This paper deals with the characteristics of the term sovereignty as well as state power. Its aim is to find out whether the sovereign position of the states is changed in terms of an era of globalization. We can demonstrate this by answering the question whether the Slovak Republic lost its sovereignty when accessing the European Union. In this paper, the accession of the Slovak Republic into the European Union and the transmission of part of its sovereignty are also mentioned briefly. The reader can find the definition of sovereignty within the interpretation of the Constitutional Court of Czech Republic, and the possibility for Member States to withdraw from the European Union. Last but not least, the article is finished with the cogitation about the power position of nation states. 

The idea of just war, which even denied the admissibility of a military attack as a way to resolve disputes at all, derives from the earliest times of humanity and both are nearly as old as the war itself. Not to mention the famous words from ‘The Book of Isaiah’ about beating the swords into ploughshares, a great deal of doctrines, most of them similar, appeared throughout the ages. One of them was the one introduced by a fifteenth century Polish scholar, Stanislas of Scarbimiria, in his ‘Sermon on just wars’. This first codification of a body of public international law based on a professional scientific research, objectively deals with a great deal of problems regarding the justified declaring war and of wartime conduct. Both in his way of writing and his approach to examined matters, Stanislas seemed to be much closer to the modern points of view on the law of war, unlike his contemporaries.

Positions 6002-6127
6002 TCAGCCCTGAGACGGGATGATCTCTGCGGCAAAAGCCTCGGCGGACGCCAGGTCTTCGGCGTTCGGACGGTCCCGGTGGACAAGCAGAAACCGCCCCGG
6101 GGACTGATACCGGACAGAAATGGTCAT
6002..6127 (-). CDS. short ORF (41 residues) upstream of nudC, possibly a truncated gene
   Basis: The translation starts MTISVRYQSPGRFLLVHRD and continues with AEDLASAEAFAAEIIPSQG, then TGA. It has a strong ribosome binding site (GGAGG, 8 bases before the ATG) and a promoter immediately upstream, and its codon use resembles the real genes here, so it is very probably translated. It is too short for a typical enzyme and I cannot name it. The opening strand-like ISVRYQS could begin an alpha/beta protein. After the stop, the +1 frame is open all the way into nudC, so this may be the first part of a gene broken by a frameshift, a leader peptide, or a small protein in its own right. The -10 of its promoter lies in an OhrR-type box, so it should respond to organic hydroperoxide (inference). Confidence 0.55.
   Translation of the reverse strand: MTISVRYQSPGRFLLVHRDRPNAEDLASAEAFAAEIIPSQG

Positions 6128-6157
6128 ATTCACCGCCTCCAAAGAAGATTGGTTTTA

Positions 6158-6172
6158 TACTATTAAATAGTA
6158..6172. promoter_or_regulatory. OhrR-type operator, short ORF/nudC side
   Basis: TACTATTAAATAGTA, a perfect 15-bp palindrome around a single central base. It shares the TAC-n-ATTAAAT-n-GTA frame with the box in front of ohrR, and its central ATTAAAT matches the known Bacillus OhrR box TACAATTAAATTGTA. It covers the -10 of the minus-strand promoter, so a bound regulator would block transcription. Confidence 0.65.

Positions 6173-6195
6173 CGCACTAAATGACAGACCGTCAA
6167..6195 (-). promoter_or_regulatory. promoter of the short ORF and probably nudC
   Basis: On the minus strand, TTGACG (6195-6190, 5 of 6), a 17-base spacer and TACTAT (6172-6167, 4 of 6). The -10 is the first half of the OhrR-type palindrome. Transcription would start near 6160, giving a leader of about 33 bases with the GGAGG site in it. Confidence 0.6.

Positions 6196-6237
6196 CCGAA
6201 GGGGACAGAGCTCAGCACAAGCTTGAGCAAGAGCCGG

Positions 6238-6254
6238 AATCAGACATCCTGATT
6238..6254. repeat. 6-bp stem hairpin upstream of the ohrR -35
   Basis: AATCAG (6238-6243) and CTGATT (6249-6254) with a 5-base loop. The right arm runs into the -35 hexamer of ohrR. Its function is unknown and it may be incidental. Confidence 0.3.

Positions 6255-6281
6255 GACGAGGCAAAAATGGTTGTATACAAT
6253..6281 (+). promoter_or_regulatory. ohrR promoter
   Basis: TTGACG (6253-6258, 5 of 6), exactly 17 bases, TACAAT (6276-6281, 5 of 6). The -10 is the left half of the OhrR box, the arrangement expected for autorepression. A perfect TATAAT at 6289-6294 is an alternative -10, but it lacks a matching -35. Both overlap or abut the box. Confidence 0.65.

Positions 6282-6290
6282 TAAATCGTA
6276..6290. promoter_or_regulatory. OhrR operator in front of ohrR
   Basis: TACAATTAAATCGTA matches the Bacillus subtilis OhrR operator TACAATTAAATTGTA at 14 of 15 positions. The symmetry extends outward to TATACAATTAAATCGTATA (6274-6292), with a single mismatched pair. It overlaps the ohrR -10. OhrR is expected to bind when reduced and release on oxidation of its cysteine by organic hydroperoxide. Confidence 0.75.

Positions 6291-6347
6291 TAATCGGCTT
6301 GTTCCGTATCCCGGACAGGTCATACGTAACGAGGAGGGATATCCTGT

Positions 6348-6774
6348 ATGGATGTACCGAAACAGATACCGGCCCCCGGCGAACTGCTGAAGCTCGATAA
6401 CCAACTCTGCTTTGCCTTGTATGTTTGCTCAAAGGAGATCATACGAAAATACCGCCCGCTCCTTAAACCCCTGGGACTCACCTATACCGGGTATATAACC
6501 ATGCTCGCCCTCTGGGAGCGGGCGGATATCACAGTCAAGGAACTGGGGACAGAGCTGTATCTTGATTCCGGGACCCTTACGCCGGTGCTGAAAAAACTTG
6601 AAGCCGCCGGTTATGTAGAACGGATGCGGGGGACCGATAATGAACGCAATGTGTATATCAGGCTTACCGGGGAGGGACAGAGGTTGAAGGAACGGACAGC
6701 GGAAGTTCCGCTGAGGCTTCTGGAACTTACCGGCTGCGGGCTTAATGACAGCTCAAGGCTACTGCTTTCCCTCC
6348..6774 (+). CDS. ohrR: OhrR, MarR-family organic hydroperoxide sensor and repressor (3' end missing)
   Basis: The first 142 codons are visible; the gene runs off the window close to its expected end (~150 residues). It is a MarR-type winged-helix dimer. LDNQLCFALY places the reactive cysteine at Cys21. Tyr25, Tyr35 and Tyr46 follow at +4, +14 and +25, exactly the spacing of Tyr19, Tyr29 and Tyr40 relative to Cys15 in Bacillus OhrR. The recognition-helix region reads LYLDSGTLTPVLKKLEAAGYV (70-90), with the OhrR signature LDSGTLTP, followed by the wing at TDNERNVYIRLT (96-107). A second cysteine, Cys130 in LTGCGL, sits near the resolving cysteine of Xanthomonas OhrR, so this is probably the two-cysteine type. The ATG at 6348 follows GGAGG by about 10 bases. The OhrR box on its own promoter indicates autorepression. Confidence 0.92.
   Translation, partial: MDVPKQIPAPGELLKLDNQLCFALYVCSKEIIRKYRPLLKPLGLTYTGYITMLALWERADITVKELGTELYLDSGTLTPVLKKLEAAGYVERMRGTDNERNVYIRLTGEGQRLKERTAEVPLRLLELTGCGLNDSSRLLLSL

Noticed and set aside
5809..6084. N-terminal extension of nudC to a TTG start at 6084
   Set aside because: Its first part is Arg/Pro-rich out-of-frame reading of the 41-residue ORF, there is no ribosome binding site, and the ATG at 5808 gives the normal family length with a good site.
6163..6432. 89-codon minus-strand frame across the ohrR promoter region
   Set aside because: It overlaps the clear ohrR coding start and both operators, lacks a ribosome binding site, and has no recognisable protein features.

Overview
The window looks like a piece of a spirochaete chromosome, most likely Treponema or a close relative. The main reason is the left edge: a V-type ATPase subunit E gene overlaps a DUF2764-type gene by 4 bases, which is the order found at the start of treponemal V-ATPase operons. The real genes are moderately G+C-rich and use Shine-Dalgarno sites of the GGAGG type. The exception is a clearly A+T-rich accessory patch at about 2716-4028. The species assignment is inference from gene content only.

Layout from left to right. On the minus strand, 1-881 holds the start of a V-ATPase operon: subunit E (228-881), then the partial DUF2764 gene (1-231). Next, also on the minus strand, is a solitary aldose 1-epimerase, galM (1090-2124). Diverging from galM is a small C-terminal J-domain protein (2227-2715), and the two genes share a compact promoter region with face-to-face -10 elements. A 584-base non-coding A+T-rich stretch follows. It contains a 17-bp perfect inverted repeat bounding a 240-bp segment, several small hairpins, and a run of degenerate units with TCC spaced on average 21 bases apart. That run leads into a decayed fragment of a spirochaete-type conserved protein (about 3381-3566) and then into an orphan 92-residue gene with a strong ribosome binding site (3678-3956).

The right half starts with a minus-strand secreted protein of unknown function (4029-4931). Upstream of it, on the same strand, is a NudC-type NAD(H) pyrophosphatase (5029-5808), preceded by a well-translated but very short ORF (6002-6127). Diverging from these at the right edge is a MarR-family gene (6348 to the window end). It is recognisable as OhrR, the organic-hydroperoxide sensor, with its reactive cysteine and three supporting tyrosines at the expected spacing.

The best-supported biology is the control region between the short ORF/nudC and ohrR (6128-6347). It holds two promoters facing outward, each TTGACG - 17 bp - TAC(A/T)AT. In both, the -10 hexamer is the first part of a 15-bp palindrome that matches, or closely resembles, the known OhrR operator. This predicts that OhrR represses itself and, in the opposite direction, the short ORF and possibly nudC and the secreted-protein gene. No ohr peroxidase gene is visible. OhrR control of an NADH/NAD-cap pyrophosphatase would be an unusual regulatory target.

Some immediate observations about the digital environment around us are its distinctive net-shaped nature and its ever-increasing potential in terms of efficiency. Both these features, albeit true, might lead to hasty statements concerning the effects of the digital world on legal regulations. The impact of the Internet is taken into consideration in almost every field of research and production, but a full analysis of its consequences is, in fact, hardly ever provided.

Ever since its occurrence, drug testing on human beings has been considered a “grey” ethical area. Self-evidently, for the benefit and progress of medical science, new drugs have to be tested thoroughly, so their results can be determined and their counter-effects may be minimised. 

These tests need to be performed on individuals, since they will be the recipients of the drugs and medicaments. However, clinical trials on humans still remain an attack on dignity, taking into account that individuals are used as objects, or, at least, as means to a certain extent, while modern legal systems rely heavily on the common acceptance that any person is a subject of rights.

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